“Predisposition to diabetes is related to insulin resistance in NAFLD patients and to decreased insulin secretion in HCV patients”

Journal articles

Journal article: Younes, R. et al, “Long-term outcomes and predictive ability of non-invasive scoring systems in patients with non-alcoholic fatty liver disease”, Journal of Hepatology 75(4), 1st October 2021.
Background & Aims:
Non-invasive scoring systems (NSS) are used to identify patients with non-alcoholic fatty liver disease (NAFLD) who are at risk of advanced fibrosis, but their reliability in predicting long-term outcomes for hepatic/extrahepatic complications or death and their concordance in cross-sectional and longitudinal risk stratification remain uncertain.
The most common NSS (NFS, FIB-4, BARD, APRI) and the Hepamet fibrosis score (HFS) were assessed in 1,173 European patients with NAFLD from tertiary centres. Performance for fibrosis risk stratification and for the prediction of long-term hepatic/extrahepatic events, hepatocarcinoma (HCC) and overall mortality were evaluated in terms of AUC and Harrell’s c-index. For longitudinal data, NSS-based Cox proportional hazard models were trained on the whole cohort with repeated 5-fold cross-validation, sampling for testing from the 607 patients with all NSS available.
Cross-sectional analysis revealed HFS as the best performer for the identification of significant (F0-1 vs. F2-4, AUC = 0.758) and advanced (F0-2 vs. F3-4, AUC = 0.805) fibrosis, while NFS and FIB-4 showed the best performance for detecting histological cirrhosis (range AUCs 0.85-0.88). Considering longitudinal data (follow-up between 62 and 110 months), NFS and FIB-4 were the best at predicting liver-related events (c-indices>0.7), NFS for HCC (c-index = 0.9 on average), and FIB-4 and HFS for overall mortality (c-indices >0.8). All NSS showed limited performance (c-indices <0.7) for extrahepatic events.
Overall, NFS, HFS and FIB-4 outperformed APRI and BARD for both cross-sectional identification of fibrosis and prediction of long-term outcomes, confirming that they are useful tools for the clinical management of patients with NAFLD at increased risk of fibrosis and liver-related complications or death.

Journal article: Selvaraj, E.A. et al, “Diagnostic accuracy of elastography and magnetic resonance imaging in patients with NAFLD: a systematic review and meta-analysis”, Journal of Hepatology 75(4), 1st October 2021.
Background and Aims:
Vibration-controlled transient elastography (VCTE), point shear wave elastography (pSWE), 2-dimensional shear wave elastography (2DSWE), magnetic resonance elastography (MRE), and magnetic resonance imaging (MRI) have been proposed as non-invasive tests for patients with non-alcoholic fatty liver disease (NAFLD). This study evaluated their diagnostic accuracy for liver fibrosis and non-alcoholic steatohepatitis (NASH).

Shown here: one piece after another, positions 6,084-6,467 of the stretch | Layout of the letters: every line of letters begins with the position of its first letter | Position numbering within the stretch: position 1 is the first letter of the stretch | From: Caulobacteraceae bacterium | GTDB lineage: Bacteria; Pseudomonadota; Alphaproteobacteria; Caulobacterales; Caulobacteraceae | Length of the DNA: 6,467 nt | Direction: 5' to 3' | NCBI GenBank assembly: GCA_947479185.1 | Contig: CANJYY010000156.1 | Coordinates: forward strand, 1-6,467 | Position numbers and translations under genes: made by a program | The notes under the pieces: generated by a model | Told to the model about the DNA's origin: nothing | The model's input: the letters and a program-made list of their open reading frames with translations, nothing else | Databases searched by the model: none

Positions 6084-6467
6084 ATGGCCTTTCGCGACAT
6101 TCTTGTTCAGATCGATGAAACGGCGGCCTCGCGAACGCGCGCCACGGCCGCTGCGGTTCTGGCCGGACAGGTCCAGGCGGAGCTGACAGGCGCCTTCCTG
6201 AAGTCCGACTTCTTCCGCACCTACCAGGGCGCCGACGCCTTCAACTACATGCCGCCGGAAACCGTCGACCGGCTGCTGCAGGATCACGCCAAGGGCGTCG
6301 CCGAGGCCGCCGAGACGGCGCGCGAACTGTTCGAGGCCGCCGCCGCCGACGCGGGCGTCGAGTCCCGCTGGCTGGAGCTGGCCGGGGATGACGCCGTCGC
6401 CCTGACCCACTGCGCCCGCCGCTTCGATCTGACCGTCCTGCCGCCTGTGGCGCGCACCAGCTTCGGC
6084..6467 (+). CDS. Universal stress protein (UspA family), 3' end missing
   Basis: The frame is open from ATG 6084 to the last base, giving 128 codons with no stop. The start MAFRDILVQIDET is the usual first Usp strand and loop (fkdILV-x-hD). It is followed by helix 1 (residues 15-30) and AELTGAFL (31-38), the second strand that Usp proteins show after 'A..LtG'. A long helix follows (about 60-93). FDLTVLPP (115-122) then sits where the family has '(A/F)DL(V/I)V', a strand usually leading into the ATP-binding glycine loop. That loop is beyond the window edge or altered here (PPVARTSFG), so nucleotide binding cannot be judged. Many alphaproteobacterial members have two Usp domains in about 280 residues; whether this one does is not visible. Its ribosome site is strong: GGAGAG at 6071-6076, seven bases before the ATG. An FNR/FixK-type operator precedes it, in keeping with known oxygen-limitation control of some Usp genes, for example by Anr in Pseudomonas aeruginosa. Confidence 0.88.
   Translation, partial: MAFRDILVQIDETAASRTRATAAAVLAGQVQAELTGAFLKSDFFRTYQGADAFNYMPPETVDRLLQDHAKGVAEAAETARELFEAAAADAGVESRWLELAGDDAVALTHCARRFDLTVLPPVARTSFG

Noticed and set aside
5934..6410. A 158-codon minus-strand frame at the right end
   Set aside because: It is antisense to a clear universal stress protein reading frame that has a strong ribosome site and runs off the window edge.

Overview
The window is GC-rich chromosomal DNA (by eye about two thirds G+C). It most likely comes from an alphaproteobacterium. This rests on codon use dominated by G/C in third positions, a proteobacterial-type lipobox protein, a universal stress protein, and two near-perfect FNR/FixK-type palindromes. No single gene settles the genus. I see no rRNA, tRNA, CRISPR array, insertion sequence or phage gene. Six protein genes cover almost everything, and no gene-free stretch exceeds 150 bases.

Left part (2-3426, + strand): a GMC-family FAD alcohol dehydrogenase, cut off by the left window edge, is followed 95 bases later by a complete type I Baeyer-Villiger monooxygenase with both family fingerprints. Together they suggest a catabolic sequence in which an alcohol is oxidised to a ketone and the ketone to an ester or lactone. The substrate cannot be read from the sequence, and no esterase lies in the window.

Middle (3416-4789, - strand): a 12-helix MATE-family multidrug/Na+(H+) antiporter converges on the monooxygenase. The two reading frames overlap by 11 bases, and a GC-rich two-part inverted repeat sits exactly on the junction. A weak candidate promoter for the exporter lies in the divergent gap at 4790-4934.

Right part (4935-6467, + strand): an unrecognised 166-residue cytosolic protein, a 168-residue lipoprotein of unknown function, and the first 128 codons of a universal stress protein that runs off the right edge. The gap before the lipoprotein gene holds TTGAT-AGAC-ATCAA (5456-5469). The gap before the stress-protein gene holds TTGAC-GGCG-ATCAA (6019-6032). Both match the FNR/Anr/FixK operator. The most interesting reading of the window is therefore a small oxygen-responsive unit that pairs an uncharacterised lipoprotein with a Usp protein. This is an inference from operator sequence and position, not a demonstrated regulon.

PubMED/MEDLINE, EMBASE and the Cochrane Library were searched for studies examining the diagnostic accuracy of these index tests, against histology as the reference standard, in adult patients with NAFLD. Two authors independently screened and assessed methodological quality of studies and extracted data. Summary estimates of sensitivity, specificity and area under the curve (sAUC) were calculated for fibrosis stages and NASH, using a random effects bivariate logit-normal model.
We included 82 studies (14,609 patients). Meta-analysis for diagnosing fibrosis stages was possible in 53 VCTE, 11 MRE, 12 pSWE and 4 2DSWE studies, and for diagnosing NASH in 4 MRE studies. sAUC for diagnosis of significant fibrosis were: 0.83 for VCTE, 0.91 for MRE, 0.86 for pSWE and 0.75 for 2DSWE. sAUC for diagnosis of advanced fibrosis were: 0.85 for VCTE, 0.92 for MRE, 0.89 for pSWE and 0.72 for 2DSWE. sAUC for diagnosis of cirrhosis were: 0.89 for VCTE, 0.90 for MRE, 0.90 for pSWE and 0.88 for 2DSWE. MRE had sAUC of 0.83 for diagnosis of NASH. Three (4%) studies reported intention-to-diagnose analyses and 15 (18%) studies reported diagnostic accuracy against pre-specified cut-offs.
When elastography index tests are acquired successfully, they have acceptable diagnostic accuracy for advanced fibrosis and cirrhosis. The potential clinical impact of these index tests cannot be assessed fully as intention-to-diagnose analyses and validation of pre-specified thresholds are lacking.

Journal article: Masoodi, M. et al, “Metabolomics and lipidomics in NAFLD: biomarkers and non-invasive diagnostic tests”, Nature Reviews Gasteroenterology & Hepatology, 10th September 2021.
Nonalcoholic fatty liver disease (NAFLD) is one of the most common liver diseases worldwide and is often associated with aspects of metabolic syndrome. Despite its prevalence and the importance of early diagnosis, there is a lack of robustly validated biomarkers for diagnosis, prognosis and monitoring of disease progression in response to a given treatment. In this Review, we provide an overview of the contribution of metabolomics and lipidomics in clinical studies to identify biomarkers associated with NAFLD and nonalcoholic steatohepatitis (NASH). In addition, we highlight the key metabolic pathways in NAFLD and NASH that have been identified by metabolomics and lipidomics approaches and could potentially be used as biomarkers for non-invasive diagnostic tests. Overall, the studies demonstrated alterations in amino acid metabolism and several aspects of lipid metabolism including circulating fatty acids, triglycerides, phospholipids and bile acids. Although we report several studies that identified potential biomarkers, few have been validated.